Here's the irony, in 3:14 they, they accepted a murderer when they when  they said, we want Barabbas not this man. They accepted a murderer. And then  they killed the author of life, the founder, the pioneer of life. That's the irony. And  then the further irony, he didn't stay dead. In 3:17, Peter says, “I knew it was  because of ignorance, you did this?” Well, ignorance doesn't eliminate  culpability in ancient law and ancient thought, but it does reduce it.  And so he's saying, I know, you didn't know what you were doing. As Jesus says in the cross in Luke chapter 23. Father, forgive them, they don't know what they're doing.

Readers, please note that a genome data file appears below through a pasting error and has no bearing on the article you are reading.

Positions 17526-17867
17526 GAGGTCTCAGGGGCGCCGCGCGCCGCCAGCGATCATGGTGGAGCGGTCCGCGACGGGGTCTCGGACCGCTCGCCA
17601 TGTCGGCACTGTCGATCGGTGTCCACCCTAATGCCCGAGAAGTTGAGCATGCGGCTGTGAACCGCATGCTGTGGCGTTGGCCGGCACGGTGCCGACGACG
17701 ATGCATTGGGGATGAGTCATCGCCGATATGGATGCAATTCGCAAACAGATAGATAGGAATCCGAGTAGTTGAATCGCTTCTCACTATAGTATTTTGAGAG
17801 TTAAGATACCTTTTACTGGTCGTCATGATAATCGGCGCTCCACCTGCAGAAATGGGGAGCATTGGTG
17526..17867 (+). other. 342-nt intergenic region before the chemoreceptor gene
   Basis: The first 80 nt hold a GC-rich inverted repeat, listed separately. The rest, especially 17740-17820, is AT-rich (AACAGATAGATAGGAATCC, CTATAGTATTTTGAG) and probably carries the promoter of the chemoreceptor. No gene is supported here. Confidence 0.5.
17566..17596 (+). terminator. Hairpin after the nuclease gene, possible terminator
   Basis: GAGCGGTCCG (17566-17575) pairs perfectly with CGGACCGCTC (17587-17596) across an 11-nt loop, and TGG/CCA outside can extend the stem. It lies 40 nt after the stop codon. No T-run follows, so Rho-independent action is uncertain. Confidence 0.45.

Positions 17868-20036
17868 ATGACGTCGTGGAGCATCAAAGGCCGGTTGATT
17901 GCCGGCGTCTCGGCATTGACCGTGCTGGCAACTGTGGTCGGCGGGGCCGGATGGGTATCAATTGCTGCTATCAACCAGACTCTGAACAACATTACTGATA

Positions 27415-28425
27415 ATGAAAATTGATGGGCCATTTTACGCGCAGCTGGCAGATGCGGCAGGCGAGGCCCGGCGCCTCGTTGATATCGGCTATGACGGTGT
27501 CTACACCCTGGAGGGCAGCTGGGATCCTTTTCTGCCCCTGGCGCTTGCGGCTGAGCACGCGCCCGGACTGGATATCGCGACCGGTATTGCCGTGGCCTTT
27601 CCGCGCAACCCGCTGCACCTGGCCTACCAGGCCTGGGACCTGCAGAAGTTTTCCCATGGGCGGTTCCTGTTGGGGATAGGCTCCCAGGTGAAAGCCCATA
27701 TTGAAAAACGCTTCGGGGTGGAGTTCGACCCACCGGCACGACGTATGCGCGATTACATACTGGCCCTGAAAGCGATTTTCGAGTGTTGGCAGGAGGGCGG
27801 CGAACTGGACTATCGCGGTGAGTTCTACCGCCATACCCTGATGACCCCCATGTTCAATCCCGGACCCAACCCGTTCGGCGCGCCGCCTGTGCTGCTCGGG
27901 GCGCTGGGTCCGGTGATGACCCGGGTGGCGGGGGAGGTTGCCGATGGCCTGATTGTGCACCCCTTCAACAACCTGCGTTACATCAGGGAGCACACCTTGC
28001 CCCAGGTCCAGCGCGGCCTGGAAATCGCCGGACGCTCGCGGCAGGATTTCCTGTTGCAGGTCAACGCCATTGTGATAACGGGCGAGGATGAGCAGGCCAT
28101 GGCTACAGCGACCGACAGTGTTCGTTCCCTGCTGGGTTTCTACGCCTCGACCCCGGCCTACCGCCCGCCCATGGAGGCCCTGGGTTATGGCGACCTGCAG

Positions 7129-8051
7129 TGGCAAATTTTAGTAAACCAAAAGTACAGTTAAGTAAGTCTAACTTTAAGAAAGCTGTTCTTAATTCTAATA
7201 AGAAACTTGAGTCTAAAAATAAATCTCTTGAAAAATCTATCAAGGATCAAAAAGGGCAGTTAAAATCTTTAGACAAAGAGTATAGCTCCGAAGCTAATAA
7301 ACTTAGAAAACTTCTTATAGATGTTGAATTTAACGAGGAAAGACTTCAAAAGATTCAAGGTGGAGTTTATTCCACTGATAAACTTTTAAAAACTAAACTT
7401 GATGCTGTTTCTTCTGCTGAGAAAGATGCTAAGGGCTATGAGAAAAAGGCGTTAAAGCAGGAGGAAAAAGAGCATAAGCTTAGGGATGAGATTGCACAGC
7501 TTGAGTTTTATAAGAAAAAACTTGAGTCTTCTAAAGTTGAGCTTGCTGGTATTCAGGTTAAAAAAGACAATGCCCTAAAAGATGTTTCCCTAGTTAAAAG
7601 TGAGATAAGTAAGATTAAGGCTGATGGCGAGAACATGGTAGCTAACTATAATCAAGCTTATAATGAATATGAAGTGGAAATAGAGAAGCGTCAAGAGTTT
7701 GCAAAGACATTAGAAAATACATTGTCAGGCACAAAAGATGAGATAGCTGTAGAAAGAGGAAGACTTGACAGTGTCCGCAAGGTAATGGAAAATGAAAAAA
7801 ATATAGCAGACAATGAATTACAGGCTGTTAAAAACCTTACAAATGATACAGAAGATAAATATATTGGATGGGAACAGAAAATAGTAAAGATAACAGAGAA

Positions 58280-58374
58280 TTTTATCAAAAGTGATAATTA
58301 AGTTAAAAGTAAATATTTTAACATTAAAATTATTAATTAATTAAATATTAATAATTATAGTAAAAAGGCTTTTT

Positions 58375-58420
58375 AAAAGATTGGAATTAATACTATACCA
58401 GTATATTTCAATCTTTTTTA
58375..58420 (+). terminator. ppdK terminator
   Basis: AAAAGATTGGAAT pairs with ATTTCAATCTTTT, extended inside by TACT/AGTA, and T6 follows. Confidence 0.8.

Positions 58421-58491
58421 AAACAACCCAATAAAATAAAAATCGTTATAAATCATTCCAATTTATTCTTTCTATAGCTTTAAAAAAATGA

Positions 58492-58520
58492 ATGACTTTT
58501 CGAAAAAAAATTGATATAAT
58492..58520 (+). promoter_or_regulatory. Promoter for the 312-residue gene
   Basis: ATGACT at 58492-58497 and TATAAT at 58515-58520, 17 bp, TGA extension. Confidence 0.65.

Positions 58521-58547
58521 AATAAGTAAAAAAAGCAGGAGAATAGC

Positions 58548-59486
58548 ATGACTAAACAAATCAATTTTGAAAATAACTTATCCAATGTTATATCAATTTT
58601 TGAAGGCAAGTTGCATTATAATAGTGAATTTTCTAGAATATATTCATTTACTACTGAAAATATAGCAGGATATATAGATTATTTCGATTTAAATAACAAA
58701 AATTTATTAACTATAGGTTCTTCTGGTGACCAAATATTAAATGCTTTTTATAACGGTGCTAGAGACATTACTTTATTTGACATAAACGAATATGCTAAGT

Also, Peter speaks of how the Messianic, the promised messianic restoration has come. Something that was spoken out by all the prophets. When 3:18 the language that's used there, later Jewish teachers said that all the  message of the prophets dealt with this subject or that subject. And one of the subjects that they talked about that the prophets dealt with throughout was the Messianic era, where Jerusalem is restoration. And Peter is about to talk with  them about this era of restoration. In 3:19, he speaks of the restoration of all things that God had promised, well, what is the restoration of all things that God  had promised? God had promised a new creation. But they also had said, in the prophets, that repentance would precede this, Israel's repentance would  precede this. That's what Peter is calling for. And there would be a period of  restoration when Israel would turn to God. Hosea 14:1-7, Joel 2:18-3:1. That's an English translation. It's even implied in Deuteronomy 4:30-31. Jewish teachers recognize that repentance by Israel would precede the restoration.  Some thought, well, we can hasten the time of restoration by repenting. Sometimes later rabbis would say if all of Israel would just all keep the Sabbath  together on one day, or if all of Israel would would do this, or all of Israel would  do that. But ultimately, if all of Israel would repent, then God would bring in the  time of restoration. Other rabbis said, Well, you know, the time is predestined, we can't hasten it. But still, it could be both. It could be connected with a time of restoration and repentance. In other words, that God had predestined the time of restoration, but He also predestined it in conjunction with Israel's repentance.